what he would probably consider an invasion of his privacy with as
much grace as he could.

Just as no one blamed Tuvok, Tom knew no one placed any blame on
the former Maquis either.  But there had been some residual tension as
everyone had retaken their original posts, as the Maquis and Starfleeters
who hours earlier had been engaged in a struggle for the ship began
working together again.  Most of the former Maquis had been
uncomfortable and even a little embarrassed, though everyone had done
their best to smooth over the incident and move on.  At the captain's
request the department heads had met with and reassured their
subordinates, as Tom had done with his pilots, several of whom were
former Maquis.

The ship had remained at high activity for several hours while everyone
had regrouped, hoping this odd day--twelve hours of what could
definitely be termed a very "weird" part of the job--would be forgotten
soon enough.  Tom had overheard part of the captain's conversation with
Chakotay, and he'd heard Chakotay tell her that even under the mind
control he'd known when and where he was.  He'd remembered
everything that had happened during the past nearly seven years on
Voyager, but it simply hadn't mattered.  His mind had only been able to
focus on the fanatical devotion he'd felt to the Maquis cause.

They'd known what they were doing, but they just couldn't stop
themselves.  It reminded Tom uncomfortably of the same situation he'd
been in just a year ago.

Tom knew that B'Elanna had certainly had her hands full reintegrating
her engineering staff, over a dozen of whom were Maquis, including
herself.  He'd hoped that she wasn't having any problems, and he'd called
from the bridge, wanting to speak to her even it was just for a minute.
But she'd been too busy to talk, according to Sue Nicoletti.  He'd
wondered briefly if she just didn't want to talk to him yet.

And now he'd been in their quarters for nearly two hours waiting for her.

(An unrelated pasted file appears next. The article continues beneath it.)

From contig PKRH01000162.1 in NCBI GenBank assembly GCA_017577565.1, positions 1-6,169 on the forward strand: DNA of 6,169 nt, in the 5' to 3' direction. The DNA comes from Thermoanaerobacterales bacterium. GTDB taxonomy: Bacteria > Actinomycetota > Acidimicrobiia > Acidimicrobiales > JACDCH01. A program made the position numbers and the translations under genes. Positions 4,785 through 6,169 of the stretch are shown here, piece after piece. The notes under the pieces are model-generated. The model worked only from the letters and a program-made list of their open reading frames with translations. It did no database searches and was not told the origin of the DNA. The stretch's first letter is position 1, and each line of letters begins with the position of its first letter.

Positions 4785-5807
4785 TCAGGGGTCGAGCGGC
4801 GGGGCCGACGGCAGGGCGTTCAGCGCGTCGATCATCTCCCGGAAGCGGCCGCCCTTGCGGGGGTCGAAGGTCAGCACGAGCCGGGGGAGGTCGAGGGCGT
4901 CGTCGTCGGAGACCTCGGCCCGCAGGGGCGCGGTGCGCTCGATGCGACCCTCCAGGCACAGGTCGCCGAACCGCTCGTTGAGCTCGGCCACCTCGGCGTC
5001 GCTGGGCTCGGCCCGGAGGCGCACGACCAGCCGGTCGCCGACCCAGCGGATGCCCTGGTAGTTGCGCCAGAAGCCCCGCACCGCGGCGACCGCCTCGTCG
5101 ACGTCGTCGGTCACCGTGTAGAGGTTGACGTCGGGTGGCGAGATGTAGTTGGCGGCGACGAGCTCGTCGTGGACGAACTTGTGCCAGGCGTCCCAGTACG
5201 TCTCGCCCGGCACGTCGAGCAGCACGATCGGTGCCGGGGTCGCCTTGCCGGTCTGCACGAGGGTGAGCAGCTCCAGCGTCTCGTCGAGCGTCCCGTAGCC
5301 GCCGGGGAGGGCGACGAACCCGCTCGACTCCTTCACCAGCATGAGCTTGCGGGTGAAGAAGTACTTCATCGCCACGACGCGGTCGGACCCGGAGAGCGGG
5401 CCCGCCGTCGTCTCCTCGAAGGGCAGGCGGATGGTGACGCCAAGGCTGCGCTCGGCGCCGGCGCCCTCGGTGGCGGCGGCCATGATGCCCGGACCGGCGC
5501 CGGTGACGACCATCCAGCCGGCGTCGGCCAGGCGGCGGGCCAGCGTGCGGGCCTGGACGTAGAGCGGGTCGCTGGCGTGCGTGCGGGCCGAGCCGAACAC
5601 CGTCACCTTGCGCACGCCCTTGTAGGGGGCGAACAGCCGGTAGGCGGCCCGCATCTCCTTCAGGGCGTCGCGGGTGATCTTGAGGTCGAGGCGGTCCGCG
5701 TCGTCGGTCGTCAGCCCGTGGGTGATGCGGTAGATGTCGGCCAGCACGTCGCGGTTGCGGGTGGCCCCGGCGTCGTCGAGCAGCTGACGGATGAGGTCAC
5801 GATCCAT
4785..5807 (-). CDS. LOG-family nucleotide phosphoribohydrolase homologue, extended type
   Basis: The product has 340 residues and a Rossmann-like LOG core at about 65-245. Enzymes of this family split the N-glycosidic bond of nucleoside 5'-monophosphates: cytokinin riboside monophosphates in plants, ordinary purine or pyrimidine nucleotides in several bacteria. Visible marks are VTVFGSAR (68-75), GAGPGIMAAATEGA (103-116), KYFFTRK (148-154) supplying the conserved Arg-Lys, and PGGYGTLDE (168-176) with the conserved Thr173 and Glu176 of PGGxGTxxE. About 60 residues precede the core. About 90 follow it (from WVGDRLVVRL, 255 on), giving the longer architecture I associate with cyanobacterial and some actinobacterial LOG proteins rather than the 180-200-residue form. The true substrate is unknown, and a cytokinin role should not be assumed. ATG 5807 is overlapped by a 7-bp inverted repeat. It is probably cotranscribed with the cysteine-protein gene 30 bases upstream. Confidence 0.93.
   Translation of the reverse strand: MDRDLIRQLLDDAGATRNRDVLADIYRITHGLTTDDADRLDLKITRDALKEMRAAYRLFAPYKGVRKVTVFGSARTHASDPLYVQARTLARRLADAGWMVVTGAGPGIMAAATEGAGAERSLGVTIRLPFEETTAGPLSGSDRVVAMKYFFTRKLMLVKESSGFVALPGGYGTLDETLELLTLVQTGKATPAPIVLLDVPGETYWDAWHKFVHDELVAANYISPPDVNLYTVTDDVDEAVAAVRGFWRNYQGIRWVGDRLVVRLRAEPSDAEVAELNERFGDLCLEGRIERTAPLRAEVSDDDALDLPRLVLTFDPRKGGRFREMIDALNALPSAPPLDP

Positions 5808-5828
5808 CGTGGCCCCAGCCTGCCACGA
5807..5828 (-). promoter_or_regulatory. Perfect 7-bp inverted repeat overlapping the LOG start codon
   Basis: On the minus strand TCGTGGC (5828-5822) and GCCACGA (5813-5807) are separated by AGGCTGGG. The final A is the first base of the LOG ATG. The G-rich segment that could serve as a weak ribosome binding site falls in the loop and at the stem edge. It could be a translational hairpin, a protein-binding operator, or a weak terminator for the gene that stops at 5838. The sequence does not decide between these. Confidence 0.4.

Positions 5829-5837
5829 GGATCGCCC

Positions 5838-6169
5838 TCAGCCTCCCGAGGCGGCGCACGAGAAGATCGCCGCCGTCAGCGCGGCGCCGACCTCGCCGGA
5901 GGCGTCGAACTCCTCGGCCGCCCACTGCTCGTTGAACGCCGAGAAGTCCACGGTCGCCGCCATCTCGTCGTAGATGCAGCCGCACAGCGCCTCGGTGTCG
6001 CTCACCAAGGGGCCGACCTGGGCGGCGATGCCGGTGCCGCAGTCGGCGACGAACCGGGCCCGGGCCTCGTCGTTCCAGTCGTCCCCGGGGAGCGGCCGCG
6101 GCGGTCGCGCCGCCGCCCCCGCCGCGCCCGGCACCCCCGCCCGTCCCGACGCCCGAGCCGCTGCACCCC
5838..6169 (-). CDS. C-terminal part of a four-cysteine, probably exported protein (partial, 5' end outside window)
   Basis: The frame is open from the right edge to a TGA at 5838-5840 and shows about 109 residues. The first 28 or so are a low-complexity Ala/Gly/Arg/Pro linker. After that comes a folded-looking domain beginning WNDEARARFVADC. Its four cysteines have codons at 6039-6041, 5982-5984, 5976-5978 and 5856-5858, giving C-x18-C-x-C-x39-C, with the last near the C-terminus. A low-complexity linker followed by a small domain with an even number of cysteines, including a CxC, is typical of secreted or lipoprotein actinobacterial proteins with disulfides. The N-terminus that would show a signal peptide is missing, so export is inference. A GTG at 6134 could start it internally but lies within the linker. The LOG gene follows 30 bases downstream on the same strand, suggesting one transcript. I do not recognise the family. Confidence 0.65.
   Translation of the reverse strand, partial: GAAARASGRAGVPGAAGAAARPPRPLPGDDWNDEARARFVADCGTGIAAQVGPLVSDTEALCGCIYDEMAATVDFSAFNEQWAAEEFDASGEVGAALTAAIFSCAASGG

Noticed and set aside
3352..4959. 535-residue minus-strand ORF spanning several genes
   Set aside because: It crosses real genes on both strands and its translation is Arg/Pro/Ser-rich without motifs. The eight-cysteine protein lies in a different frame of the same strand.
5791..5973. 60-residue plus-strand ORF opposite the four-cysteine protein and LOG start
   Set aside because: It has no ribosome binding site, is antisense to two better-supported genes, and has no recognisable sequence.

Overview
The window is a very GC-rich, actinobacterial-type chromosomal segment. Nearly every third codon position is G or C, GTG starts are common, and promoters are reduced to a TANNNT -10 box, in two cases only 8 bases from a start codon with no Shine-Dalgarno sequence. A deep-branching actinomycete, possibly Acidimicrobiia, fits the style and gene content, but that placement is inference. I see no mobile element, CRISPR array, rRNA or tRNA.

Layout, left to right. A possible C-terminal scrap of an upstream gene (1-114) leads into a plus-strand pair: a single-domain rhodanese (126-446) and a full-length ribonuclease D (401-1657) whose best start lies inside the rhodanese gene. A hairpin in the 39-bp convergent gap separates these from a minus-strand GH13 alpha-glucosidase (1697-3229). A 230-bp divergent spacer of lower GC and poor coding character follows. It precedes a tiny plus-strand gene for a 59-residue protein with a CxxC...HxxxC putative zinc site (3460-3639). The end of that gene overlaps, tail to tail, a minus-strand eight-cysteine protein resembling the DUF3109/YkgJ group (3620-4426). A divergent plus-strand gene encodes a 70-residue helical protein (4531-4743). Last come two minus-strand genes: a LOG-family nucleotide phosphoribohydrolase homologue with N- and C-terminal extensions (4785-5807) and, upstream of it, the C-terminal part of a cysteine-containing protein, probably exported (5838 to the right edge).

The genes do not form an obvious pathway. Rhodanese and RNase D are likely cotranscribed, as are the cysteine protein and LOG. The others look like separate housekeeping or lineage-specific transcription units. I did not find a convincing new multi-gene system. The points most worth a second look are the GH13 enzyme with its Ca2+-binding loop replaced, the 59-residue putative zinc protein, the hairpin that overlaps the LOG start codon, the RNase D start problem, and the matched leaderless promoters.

He'd replicated a quick meal--a bowl of tomato soup had covered the
extent of his appetite--and had reviewed the day's helm department
reports.  Then he'd flipped on the television briefly, but he'd been too
distracted to pay much attention.  Finally he'd requested some jazz
selections from his music collection, and had picked up his datapadd
containing an old Earth novel he'd started reading, hoping the
combination would relax him a little while he waited.

Since they were married now, neither he nor B'Elanna had separate
quarters to retreat to when their relationship became strained.  Knowing
them they weren't going to avoid that happening on occasion, though
their five-week marriage had been going very smoothly so far.  The
events today had obviously caused some strain while they were
happening, though from his view it was all meaningless since B'Elanna
hadn't had any choice about her actions.  He just didn't know if B'Elanna
felt the same way, since he hadn't talked to her yet.  And he was starting
to wonder if she was going to spend all night in Engineering to avoid

He'd just given up on making any headway in "The Three Musketeers"
when the door slid open and she finally walked in.  Walked in was not
quite accurate.  Stormed in was more like it.  Even so, he was relieved to
see her.

She was still wearing her Maquis uniform.  No one had taken the time to